Just what exactly is fish maw? Let this country boy-turned-superstar chef explain!
Ben Cooper has quite the impressive CV. Nobu, Nahm, Ezard, Longrain…so it’s no wonder he’s now set up as head chef at the oh-so-hot St Ali in South Melbourne. Follow him on twitter at jammin55.
Where did you grow up?
“Taree, country NSW.”
When did you realise you wanted to be a chef?
“7.30am 18th February 1995.”
Is there one dish you still struggle to get right?
“Honeycomb - about a 35% success rate.”
What does it take to be a successful chef?
“Passion, determination, conviction, and above all a partner who supports you 100%.”
Worst job you have ever had?
“Cleaning out the rabbit hutch.”
What is your signature dish?
“Grilled kingfish heads with togaroshi, ponzu, fresh lemon and shiso cress.”
What is unique about your restaurant?
“St Ali is a commercial coffee roaster and Middle Eastern-inspired café by day and an Asian bistro by night. The dinner menu is inspired by the flavours of South-East Asia.”
What is the chef serving in heaven?
“From South Park? Chocolate salty balls, otherwise yum cha and Peking duck pancakes.”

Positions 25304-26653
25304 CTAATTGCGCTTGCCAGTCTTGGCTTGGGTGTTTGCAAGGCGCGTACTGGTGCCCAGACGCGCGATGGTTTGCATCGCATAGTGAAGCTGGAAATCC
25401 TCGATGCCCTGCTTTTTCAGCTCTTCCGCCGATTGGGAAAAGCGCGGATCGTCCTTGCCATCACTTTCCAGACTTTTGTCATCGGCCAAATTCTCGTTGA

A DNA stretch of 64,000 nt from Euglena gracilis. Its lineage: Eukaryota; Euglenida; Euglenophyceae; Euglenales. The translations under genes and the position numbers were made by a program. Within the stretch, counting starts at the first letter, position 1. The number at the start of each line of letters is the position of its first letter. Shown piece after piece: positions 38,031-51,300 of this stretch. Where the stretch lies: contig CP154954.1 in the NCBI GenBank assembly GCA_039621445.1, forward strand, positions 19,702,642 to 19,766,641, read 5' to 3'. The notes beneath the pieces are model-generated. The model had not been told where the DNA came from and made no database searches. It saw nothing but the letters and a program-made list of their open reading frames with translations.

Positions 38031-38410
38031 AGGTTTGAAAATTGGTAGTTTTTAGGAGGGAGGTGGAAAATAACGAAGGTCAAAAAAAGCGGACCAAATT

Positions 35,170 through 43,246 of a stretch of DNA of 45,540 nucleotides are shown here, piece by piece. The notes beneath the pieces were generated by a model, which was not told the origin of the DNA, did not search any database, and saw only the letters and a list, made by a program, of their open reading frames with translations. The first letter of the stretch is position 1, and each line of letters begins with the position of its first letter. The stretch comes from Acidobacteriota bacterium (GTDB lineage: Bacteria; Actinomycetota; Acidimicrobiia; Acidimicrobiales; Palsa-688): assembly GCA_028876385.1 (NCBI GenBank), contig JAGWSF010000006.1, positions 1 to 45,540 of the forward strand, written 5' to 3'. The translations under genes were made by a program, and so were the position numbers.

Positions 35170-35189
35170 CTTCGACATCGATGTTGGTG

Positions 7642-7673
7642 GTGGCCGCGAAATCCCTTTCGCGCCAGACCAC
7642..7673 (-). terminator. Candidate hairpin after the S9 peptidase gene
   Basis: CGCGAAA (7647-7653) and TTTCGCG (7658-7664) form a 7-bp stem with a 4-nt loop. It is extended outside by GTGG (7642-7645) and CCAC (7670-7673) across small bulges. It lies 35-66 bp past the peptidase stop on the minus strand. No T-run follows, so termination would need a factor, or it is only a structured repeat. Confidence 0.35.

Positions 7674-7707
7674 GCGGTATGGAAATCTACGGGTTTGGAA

What is the most bizarre dish you have ever tried?
“Fish maw. It’s the air bladder inside a fish that allows it to control its buoyancy. The Chinese generally serve it braised and it is quite gelatinous and more a texture thing than a flavour thing.”
What is one question people are always asking you?
“Would you like a coffee?”
What is your biggest food indulgence?
“Caramel, especially condensed milk caramel. Something my mum used to make me as a kid.”
How do you have your coffee?
“Black, short or long, generally no sugar.”
What ingredient are you obsessed with right now
“Pat Chun vinegar (Chinese clove vinegar). To die for!”
Which three people would you invite to a dinner party?
“My wife and my two kids, Kanaida my son and Daisy, my daughter. I can never get enough time with them. Given they would already be there though:
Lance Armstrong, Dame Judi Dench, Heston Blumenthal.”
What is your best tip for home cooks?
“Limit the ingredient list and lose the caution. By working with fewer ingredients you have a greater ability to control flavours and textures. By losing the caution you allow yourself to become part of the food. Like the saying, “it is the simplest things in life that are often the best”.”